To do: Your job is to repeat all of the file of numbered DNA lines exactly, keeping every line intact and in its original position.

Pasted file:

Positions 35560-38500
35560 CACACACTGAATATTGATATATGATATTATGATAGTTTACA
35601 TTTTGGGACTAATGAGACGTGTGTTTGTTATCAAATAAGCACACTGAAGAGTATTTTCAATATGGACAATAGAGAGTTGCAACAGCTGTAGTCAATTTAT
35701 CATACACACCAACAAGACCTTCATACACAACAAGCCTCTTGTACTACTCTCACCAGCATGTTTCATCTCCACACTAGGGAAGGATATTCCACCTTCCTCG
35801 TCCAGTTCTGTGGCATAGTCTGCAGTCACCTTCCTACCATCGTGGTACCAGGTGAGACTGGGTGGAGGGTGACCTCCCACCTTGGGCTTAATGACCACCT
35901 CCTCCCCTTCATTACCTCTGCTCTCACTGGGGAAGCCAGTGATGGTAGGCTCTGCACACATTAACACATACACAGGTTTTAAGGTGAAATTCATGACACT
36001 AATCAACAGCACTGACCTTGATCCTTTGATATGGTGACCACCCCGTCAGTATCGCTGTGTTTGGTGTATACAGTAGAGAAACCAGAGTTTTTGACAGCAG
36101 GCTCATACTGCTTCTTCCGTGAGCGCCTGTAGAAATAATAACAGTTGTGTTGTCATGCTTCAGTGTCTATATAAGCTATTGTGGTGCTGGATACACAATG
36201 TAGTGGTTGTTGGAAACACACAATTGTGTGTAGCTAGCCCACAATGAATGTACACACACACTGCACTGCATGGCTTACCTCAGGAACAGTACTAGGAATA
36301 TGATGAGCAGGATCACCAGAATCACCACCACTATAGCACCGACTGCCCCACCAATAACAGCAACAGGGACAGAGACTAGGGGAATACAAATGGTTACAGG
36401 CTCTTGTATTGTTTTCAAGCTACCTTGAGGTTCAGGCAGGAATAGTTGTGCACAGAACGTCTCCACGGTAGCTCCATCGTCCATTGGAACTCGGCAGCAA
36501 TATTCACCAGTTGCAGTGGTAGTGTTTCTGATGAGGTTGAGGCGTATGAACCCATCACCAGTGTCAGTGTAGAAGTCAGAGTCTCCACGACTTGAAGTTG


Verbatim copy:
Positions 35560-38500
35560 CACACACTGAATATTGATATATGATATTATGATAGTTTACA
35601 TTTTGGGACTAATGAGACGTGTGTTTGTTATCAAATAAGCACACTGAAGAGTATTTTCAATATGGACAATAGAGAGTTGCAACAGCTGTAGTCAATTTAT
35701 CATACACACCAACAAGACCTTCATACACAACAAGCCTCTTGTACTACTCTCACCAGCATGTTTCATCTCCACACTAGGGAAGGATATTCCACCTTCCTCG
35801 TCCAGTTCTGTGGCATAGTCTGCAGTCACCTTCCTACCATCGTGGTACCAGGTGAGACTGGGTGGAGGGTGACCTCCCACCTTGGGCTTAATGACCACCT
35901 CCTCCCCTTCATTACCTCTGCTCTCACTGGGGAAGCCAGTGATGGTAGGCTCTGCACACATTAACACATACACAGGTTTTAAGGTGAAATTCATGACACT
36001 AATCAACAGCACTGACCTTGATCCTTTGATATGGTGACCACCCCGTCAGTATCGCTGTGTTTGGTGTATACAGTAGAGAAACCAGAGTTTTTGACAGCAG
36101 GCTCATACTGCTTCTTCCGTGAGCGCCTGTAGAAATAATAACAGTTGTGTTGTCATGCTTCAGTGTCTATATAAGCTATTGTGGTGCTGGATACACAATG
36201 TAGTGGTTGTTGGAAACACACAATTGTGTGTAGCTAGCCCACAATGAATGTACACACACACTGCACTGCATGGCTTACCTCAGGAACAGTACTAGGAATA
36301 TGATGAGCAGGATCACCAGAATCACCACCACTATAGCACCGACTGCCCCACCAATAACAGCAACAGGGACAGAGACTAGGGGAATACAAATGGTTACAGG
36401 CTCTTGTATTGTTTTCAAGCTACCTTGAGGTTCAGGCAGGAATAGTTGTGCACAGAACGTCTCCACGGTAGCTCCATCGTCCATTGGAACTCGGCAGCAA
36501 TATTCACCAGTTGCAGTGGTAGTGTTTCTGATGAGGTTGAGGCGTATGAACCCATCACCAGTGTCAGTGTAGAAGTCAGAGTCTCCACGACTTGAAGTTG